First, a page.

Before the reader knows it, they are on a rollercoaster ride of lengthy quotes and the debunking of the same. Before long we are already being treated to the topic of the toxicity of diesel exhaust gas. While important to the overall claims, the technical nature of this topic hardly seems to be something that would kick off such a volume. A long section follows which reviews relevant documents. Without much context, the documents are reviewed, oftentimes with reference to key revisionist arguments.
The book continues with a consideration of court records from both the war and post-war period. Finally the author addresses witness testimonies before reaching his conclusion. Essentially echoing an argument made by Friedrich Berg many years prior, Alvarez argues that the Germans were too sophisticated to use such a crude makeshift solution for murdering people en masse as the gas vans. He goes on to discuss so-called producer-gas vehicles that were equipped with wood gas generators as a much “better” alternative than what is asserted to have been used. It is interesting to consider whether such vehicles may have been created by the decidedly less sophisticated Soviets for the torture and murder of their political enemies. While there is some evidence that this may be the case, it remains inconclusive whether the Soviets retroactively charged their own crimes, like the murder of Polish officers at Katyn, to their German enemies.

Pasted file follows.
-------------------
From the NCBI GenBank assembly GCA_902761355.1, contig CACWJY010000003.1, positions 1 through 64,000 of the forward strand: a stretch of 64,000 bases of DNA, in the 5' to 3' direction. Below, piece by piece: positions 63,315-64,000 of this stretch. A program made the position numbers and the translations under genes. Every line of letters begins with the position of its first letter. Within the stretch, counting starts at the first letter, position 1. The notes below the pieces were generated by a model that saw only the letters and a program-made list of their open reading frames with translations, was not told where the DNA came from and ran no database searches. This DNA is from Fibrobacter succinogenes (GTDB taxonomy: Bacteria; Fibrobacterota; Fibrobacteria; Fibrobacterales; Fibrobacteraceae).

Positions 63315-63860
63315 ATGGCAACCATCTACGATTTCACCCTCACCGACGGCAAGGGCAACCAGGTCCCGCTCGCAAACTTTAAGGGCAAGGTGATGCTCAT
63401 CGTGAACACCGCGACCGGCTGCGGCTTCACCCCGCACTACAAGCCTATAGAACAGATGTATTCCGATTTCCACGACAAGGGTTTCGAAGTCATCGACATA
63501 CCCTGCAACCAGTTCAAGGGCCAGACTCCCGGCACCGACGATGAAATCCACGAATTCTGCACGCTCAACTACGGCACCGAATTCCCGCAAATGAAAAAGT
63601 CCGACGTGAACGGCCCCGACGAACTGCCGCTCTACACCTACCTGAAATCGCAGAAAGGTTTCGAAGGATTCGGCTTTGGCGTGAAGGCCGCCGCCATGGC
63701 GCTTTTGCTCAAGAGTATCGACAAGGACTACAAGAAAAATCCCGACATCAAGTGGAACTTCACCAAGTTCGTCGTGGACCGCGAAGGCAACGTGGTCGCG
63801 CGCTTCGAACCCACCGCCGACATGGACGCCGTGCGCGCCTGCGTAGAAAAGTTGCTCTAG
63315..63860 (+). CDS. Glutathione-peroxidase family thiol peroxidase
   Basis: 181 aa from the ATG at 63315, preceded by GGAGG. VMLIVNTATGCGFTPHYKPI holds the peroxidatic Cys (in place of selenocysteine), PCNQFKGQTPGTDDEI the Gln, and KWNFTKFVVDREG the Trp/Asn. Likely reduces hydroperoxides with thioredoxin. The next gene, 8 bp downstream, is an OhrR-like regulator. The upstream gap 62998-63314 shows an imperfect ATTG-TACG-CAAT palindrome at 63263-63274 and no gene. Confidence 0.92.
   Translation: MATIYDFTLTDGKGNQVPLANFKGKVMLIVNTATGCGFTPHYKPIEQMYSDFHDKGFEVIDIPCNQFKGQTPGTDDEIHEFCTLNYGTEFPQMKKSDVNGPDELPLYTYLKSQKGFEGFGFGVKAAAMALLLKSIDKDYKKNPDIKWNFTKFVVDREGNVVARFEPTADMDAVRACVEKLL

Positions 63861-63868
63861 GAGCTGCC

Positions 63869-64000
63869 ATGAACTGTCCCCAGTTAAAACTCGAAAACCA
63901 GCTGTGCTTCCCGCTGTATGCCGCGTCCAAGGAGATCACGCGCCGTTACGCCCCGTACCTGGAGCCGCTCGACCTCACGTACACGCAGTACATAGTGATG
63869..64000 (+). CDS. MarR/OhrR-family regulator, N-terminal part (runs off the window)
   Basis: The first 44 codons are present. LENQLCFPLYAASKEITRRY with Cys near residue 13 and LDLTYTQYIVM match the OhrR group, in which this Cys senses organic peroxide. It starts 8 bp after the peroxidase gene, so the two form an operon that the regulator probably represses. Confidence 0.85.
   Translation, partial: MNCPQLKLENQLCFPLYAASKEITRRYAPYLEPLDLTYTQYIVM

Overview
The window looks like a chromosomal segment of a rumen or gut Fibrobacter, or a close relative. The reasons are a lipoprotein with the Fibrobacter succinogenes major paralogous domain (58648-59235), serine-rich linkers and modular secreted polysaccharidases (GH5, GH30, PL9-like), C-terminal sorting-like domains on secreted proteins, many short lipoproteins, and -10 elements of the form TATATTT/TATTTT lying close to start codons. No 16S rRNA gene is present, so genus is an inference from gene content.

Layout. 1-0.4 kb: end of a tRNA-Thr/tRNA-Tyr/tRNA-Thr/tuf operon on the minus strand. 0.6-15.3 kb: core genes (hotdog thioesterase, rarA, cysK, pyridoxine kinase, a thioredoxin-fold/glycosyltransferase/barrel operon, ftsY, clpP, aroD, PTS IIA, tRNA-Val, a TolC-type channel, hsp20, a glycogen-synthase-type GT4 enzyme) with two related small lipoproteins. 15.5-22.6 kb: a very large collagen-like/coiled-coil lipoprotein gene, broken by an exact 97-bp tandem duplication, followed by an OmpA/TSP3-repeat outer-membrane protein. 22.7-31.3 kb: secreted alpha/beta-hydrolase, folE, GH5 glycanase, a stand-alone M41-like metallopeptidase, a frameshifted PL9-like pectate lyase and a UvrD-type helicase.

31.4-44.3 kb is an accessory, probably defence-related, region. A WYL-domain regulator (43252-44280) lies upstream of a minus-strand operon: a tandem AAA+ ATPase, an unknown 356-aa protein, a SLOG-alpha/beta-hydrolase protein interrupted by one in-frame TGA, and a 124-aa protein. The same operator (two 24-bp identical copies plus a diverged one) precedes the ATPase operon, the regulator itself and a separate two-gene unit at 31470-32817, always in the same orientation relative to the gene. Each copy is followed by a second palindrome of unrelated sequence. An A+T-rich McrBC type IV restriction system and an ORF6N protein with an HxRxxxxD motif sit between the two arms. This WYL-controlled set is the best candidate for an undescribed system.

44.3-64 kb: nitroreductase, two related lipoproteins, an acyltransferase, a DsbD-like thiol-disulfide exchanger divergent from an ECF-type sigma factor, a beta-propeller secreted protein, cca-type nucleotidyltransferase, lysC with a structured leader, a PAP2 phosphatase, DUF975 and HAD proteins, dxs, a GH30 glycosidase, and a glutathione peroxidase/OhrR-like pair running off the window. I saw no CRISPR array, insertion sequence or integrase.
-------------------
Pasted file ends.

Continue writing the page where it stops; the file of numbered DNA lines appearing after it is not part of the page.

Ultimately Alvarez and Marais conclude “there are …no material traces of these vehicles and no photos.” There is little doubt that gas vans are simply one more evil Holocaust fairy-tale like the soap made from human cadavers and lampshades made of human skin. Revisionists have thought this as early as 1948 when Francis Parker Yockey quipped, “a ‘gasmobile’ was invented to titillate the mechanically-minded.” Forty-five years later, Ingrid Weckert came to a similar conclusion in her treatment of the subject, ”The Gas Vans: A Critical Assessment of the Evidence”
“On the whole, the evidence submitted for the ‘gas vans’ cannot be accorded any evidential value, and the claim that Germans had murdered thousands of human beings in ‘gas vans’ must be regarded strictly as rumor.”
There is little chance that this book will find new converts to Holocaust revisionism. Unfortunately even that hardcore group of revisionist completionists who seek out this handsome and well-made volume will likely let this one sit on the shelf and gather dust after perusing the photos and pictures. Alvarez has made an in-depth analysis of an important topic; one almost completely ignored by both sides of the Holocaust debate, but has done so in a style that will likely result in its neglect. That is unfortunate, because the fall of this pillar of Holocaust mythology is long overdue.